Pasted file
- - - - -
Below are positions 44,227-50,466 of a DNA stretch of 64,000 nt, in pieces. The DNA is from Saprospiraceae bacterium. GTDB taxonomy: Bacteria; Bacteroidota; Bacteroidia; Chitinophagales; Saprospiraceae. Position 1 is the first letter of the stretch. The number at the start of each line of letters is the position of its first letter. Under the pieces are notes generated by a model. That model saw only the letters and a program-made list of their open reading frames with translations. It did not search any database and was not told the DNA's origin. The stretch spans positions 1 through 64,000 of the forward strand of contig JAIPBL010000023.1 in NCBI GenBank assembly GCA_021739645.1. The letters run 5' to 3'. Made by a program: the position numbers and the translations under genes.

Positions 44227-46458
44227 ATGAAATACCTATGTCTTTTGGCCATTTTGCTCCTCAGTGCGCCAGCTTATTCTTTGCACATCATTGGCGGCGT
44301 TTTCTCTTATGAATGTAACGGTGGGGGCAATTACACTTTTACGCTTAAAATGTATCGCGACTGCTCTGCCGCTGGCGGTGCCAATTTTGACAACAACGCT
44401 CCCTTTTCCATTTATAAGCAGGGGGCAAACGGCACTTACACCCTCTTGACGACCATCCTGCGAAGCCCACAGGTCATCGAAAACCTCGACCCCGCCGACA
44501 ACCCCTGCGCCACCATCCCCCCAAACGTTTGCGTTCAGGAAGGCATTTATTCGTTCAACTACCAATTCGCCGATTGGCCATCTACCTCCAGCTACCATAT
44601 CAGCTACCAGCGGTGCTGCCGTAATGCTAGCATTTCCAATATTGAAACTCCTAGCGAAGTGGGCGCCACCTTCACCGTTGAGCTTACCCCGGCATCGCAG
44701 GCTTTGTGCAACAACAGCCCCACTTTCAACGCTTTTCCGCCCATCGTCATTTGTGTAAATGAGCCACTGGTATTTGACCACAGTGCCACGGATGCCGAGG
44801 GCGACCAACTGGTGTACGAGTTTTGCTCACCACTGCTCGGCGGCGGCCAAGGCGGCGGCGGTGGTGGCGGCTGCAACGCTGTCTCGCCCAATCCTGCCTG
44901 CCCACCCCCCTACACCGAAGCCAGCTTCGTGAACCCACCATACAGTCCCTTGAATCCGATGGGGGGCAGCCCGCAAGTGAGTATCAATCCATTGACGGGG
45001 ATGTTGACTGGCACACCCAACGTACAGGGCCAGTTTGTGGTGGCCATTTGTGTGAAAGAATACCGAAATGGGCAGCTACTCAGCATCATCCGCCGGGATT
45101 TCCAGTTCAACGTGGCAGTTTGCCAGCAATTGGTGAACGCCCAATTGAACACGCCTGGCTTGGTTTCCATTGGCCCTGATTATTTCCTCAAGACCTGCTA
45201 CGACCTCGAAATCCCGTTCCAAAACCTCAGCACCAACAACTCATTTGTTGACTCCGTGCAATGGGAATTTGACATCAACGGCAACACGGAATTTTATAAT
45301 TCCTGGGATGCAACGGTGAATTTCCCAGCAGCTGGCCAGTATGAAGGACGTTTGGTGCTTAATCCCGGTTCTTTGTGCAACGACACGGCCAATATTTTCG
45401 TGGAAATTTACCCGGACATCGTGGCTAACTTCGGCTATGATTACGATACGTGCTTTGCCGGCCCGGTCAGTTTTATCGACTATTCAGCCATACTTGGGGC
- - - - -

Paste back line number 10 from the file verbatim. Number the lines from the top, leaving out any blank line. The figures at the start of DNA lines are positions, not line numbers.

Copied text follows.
44901 CCCACCCCCCTACACCGAAGCCAGCTTCGTGAACCCACCATACAGTCCCTTGAATCCGATGGGGGGCAGCCCGCAAGTGAGTATCAATCCATTGACGGGG